In a decision that is a preview for employers of things to come from the "new" and approved Obama NLRB, the Board affirmed an administrative law judge who found a confidentiality rule to be overly broad. MCPc, Inc. [an enhanced version of this decision is available to lexis.com subscribers] The rule stated that the dissemination of confidential information within the company such as personal and financial information will be subject to disciplinary action or possible termination. An employee was discharged after identifying the salary of the CEO and saying that additional workers could have been hired during a team building lunch meeting. The judge overturned the discharge, and the Board affirmed that decision. The Board stated that the rule would reasonably be construed by employees to prohibit discussion of wages or other terms and conditions of employment with their co-workers. The Republican member of the panel agreed that the rule violated the Act since it would prohibit protected employee discussions regarding compensation without other important justifications. Member Miscimarra stated his disagreement with the standard the Board currently uses with respect to overly broad rules and policies. Currently, rules are unlawful where the employees would reasonably construe the language to prohibit Section 7 activity even though the rules do not explicitly restrict protected activity and are not applied in response to such activity. The Bush Board had adopted an approach where it would not read particular phrases in isolation. A violation would not be found just because a rule could be read to restrict Section 7 activity. Former member Hayes had referred to the current rule as one where the Board, and not the affected employees, interprets words and phrases of a challenged rule. The reality for employers is that vague and broad rules that are not accompanied by examples or explanations are likely to be found to violate the Act. Over the years, employers have been reluctant to acknowledge the existence and impact of the National Labor Relations Act on their employees or to refer to the Act and its protections in company policies and procedures. Given the inclination of the current Board to resolve doubts concerning policies in favor of finding a violation, employers should consider including a statement of what conduct the Act protects. Employers have included equal employment opportunity policies for years with the statement that they will not discriminate in a manner that violates the law. The inclusion of a similar statement concerning the Act would make it much harder to establish the argument that employees might construe policies to prohibit Section 7 activity when the employer has stated its policies are not so intended and has identified conduct that it protected. Ignoring the new direction of the Board and failing to review policies and rules is an invitation to an unpleasant experience if challenged before the Board.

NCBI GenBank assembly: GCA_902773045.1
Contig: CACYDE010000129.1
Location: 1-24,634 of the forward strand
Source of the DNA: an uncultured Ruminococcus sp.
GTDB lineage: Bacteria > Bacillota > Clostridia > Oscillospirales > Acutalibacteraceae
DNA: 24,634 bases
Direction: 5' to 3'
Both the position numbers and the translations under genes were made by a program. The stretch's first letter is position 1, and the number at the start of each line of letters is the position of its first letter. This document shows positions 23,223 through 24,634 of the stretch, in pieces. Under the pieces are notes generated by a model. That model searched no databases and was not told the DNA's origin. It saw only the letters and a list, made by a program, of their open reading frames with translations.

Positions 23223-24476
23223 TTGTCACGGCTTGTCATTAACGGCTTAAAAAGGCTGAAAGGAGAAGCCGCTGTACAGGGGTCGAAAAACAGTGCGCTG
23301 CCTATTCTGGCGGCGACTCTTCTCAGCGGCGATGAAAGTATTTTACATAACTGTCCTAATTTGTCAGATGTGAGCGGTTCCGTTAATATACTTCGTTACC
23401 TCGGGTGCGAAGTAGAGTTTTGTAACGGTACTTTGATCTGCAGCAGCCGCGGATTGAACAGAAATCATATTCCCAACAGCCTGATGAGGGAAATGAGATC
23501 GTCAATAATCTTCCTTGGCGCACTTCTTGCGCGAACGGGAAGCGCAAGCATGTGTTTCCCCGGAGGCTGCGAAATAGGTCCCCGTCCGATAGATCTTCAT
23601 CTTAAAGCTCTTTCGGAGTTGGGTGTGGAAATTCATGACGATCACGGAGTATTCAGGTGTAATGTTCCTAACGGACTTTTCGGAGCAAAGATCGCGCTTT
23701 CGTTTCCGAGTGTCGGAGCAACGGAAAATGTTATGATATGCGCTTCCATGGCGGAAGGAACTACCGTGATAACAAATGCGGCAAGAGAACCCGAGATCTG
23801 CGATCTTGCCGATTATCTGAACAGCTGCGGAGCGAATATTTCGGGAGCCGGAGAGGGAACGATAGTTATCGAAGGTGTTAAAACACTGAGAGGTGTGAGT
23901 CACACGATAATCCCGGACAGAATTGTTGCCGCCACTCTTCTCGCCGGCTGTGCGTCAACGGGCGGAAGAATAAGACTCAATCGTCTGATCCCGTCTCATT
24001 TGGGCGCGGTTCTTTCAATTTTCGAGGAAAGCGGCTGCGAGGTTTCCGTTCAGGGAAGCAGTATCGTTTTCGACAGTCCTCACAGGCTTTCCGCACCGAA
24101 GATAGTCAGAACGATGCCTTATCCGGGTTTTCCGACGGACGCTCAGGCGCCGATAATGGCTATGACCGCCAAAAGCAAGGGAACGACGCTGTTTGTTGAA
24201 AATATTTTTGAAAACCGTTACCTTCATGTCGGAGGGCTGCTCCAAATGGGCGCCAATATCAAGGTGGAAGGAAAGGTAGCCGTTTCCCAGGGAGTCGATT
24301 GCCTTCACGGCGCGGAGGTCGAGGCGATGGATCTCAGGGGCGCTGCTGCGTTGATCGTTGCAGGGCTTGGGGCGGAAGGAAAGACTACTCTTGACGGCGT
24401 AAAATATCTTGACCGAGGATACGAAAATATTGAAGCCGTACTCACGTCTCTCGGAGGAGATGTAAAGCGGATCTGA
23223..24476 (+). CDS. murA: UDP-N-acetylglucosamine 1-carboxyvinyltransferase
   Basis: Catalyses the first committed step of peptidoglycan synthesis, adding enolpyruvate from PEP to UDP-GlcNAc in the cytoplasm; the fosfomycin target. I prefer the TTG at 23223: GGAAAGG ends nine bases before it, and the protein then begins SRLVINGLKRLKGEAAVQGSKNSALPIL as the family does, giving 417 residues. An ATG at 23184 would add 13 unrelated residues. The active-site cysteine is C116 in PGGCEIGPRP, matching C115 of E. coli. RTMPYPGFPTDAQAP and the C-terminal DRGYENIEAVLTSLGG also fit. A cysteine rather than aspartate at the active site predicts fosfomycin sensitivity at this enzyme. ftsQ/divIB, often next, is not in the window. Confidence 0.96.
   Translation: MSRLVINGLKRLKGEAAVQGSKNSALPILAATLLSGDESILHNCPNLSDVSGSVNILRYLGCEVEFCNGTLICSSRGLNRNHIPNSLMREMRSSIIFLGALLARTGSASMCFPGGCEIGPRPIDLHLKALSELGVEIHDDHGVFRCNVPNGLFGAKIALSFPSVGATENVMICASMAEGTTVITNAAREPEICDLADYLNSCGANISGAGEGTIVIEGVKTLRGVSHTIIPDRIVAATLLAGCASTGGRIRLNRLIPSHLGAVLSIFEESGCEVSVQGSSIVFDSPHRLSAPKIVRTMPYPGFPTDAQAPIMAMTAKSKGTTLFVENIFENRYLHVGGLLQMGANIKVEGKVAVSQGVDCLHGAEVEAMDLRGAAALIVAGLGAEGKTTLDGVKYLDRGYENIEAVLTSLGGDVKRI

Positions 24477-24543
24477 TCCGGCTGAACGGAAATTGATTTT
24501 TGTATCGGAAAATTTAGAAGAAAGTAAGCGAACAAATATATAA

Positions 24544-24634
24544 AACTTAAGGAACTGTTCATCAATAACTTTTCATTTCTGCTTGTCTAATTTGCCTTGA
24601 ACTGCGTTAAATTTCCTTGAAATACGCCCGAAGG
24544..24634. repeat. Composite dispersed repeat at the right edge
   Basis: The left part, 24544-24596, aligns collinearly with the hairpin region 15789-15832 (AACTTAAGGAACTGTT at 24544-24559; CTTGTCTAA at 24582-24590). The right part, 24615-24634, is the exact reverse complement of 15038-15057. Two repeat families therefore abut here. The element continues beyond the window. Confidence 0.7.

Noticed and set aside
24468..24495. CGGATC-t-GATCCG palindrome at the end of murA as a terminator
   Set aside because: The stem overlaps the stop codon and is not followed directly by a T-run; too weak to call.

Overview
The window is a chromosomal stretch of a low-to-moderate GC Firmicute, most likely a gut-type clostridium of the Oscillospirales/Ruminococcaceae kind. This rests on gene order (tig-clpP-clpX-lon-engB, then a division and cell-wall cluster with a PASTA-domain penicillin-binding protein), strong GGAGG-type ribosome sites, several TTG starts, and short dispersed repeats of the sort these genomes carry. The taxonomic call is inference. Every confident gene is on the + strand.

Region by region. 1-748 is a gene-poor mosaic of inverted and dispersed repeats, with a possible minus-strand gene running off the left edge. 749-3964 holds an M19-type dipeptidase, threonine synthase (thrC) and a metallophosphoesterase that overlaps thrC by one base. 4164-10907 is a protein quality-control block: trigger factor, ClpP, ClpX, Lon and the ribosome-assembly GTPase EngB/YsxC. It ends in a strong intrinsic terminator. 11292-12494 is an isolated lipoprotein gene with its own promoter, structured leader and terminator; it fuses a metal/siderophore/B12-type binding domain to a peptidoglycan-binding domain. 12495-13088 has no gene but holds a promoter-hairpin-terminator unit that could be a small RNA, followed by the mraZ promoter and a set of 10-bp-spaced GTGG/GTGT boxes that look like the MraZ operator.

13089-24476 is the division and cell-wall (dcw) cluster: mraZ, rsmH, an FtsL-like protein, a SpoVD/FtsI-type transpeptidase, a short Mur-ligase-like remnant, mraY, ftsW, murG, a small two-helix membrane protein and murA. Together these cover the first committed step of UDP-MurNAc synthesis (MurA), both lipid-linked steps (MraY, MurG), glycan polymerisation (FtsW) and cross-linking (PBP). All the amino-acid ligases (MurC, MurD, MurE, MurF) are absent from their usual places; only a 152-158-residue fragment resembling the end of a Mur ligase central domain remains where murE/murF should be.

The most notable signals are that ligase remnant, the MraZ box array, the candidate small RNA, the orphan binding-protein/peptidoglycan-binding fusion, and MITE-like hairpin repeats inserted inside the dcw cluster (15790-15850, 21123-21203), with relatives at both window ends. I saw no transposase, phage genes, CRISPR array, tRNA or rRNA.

For additional Labor and Employment law insights from John Holmquist, visit the Michigan Employment Law Connection.
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